Five Years Later, John Cusack’s ‘Shanghai’ Stumbles Sleepily Into Theaters


WWII spy thriller Shanghai hasn’t aged well in the five years it has languished unreleased by U.S. distributors the Weinstein Company. But its problems aren’t new. Director Mikael Håfström (Escape Plan, 1408) does nothing to perk up Hossein Amini’s dull scenario, so the film often feels like a drab collection of scenes where John Cusack disinterestedly questions attractive, elusive Asian cast members.

Cusack plays Paul Soames, an American journalist who visits Shanghai in 1941 to investigate the murder of best friend Conner (Jeffrey Dean Morgan). Paul seeks answers from desperate informer Kita (Benedict Wong), powerful gangster Anthony (Chow Yun-fat), and Anthony’s duplicitous wife, Anna (Gong Li). But there’s little urgency to these informal interviews, even after Paul witnesses Japanese soldiers wantonly and routinely murdering Chinese citizens.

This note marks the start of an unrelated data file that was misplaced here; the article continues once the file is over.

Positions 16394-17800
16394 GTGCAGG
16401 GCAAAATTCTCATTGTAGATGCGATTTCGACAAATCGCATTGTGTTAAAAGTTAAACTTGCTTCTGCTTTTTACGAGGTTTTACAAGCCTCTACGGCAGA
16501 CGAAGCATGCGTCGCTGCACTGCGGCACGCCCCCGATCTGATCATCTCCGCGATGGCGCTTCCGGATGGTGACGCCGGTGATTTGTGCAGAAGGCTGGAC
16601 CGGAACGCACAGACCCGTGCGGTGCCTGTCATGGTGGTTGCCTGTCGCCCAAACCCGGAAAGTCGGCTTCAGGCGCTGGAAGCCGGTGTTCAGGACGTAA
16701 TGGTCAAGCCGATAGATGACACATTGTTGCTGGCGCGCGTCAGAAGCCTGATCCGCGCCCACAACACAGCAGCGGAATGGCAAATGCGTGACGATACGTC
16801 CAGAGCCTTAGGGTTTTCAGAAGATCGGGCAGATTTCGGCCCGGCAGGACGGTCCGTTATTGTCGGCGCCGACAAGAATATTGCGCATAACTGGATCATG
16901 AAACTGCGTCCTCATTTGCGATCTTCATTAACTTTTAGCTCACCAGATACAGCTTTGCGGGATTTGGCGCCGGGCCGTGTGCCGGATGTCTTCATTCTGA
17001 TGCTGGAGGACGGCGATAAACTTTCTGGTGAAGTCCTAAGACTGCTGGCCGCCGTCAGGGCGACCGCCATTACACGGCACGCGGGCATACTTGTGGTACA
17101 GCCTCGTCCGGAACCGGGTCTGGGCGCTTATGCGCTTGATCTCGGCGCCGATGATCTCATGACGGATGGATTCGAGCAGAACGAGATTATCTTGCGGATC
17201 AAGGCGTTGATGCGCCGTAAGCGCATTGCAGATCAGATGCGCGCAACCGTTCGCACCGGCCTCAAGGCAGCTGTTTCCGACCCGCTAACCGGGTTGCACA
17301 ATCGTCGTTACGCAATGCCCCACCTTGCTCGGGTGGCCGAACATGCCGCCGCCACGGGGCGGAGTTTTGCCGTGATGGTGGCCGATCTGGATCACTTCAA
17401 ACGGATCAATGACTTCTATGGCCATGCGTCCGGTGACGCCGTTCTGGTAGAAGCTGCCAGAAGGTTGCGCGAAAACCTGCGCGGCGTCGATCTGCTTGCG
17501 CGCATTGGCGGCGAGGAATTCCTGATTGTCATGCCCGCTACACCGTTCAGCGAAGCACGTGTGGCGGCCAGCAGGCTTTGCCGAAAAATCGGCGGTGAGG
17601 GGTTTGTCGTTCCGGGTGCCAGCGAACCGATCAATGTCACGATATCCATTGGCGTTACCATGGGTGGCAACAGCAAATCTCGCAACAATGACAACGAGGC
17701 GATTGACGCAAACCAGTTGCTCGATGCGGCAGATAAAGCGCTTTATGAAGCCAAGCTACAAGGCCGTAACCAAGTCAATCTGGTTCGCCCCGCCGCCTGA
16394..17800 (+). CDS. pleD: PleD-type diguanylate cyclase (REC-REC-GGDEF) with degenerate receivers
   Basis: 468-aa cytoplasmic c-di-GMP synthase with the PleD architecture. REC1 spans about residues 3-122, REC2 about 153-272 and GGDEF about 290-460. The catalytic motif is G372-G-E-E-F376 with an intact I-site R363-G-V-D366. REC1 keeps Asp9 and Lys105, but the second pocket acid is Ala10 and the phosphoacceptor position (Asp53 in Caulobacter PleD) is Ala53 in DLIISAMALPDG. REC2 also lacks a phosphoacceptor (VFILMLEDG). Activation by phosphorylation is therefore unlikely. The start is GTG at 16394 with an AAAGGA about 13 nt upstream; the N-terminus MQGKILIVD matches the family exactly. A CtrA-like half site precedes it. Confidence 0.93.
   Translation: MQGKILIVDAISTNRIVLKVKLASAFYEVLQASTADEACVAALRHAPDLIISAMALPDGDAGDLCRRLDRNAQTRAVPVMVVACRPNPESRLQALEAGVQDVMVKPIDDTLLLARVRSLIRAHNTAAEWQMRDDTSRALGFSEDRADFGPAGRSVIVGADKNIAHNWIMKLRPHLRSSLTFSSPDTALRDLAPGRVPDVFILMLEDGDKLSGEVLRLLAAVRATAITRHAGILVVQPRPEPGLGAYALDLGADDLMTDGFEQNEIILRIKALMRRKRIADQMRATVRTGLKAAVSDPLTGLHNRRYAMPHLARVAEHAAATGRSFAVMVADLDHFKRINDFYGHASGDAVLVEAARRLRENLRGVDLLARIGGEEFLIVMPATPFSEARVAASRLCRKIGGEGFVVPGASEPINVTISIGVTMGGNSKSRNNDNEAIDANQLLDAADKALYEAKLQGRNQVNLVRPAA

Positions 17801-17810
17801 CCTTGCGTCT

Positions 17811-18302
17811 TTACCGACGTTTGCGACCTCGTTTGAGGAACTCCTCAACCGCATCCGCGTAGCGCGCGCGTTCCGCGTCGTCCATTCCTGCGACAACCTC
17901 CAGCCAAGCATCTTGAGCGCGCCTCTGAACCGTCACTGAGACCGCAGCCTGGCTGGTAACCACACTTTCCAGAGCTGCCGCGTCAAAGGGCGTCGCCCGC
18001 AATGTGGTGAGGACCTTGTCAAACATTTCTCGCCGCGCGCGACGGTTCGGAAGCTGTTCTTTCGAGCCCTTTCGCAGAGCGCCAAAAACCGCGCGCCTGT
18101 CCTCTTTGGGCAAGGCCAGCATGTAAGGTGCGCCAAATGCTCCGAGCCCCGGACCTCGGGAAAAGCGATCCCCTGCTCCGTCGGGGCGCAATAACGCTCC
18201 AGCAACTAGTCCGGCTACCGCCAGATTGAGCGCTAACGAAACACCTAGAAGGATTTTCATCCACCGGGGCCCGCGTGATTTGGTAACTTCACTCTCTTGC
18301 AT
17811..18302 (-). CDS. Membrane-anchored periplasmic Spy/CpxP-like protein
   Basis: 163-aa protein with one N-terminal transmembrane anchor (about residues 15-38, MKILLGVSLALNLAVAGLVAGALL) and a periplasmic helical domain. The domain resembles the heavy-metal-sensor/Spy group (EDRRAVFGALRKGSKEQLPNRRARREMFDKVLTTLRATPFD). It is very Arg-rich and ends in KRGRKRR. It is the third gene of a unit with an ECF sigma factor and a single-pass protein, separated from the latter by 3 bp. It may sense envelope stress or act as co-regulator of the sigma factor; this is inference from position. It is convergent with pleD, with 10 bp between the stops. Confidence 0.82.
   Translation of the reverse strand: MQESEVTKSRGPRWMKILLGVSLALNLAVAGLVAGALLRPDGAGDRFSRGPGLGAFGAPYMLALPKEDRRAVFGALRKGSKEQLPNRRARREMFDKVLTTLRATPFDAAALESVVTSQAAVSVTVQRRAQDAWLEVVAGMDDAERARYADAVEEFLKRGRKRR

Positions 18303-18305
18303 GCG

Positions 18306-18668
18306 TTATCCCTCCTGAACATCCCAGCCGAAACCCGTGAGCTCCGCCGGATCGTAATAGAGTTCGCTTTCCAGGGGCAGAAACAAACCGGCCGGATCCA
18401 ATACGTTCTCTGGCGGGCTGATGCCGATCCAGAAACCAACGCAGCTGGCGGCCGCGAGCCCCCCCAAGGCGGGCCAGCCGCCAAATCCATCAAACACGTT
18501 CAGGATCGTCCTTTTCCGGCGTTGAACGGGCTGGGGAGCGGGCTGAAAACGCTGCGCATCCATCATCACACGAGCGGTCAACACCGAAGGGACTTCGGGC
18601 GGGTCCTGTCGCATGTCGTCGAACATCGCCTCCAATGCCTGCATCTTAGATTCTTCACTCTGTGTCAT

Cusack’s low-simmering performance keeps the drama at a tediously low boil. He always looks slightly distracted, making it impossible to believe that Paul is emotionally invested in the Shanghai natives he’s ostensibly become enchanted by.

Håfström’s direction is similarly uninvolving. This is especially obvious in a flat-footed sequence where Anthony bluntly suggests he knows Anna is up to something when he tells her that Japanese ally Tanaka (Ken Watanabe) suspects there’s a mole in Anthony’s organization — all while Anna impassively cuts Anthony’s meat for him. Chow’s line-reading is stiff, as is Håfström’s visually disengaged presentation of Chow and Gong. You won’t remember the expressions on characters’ faces when they flirt with death (and each other).


Directed by Mikael Håfström

The Weinstein Company

Opens October 2, Village East Cinema

This article from the Village Voice Archive was posted on September 29, 2015

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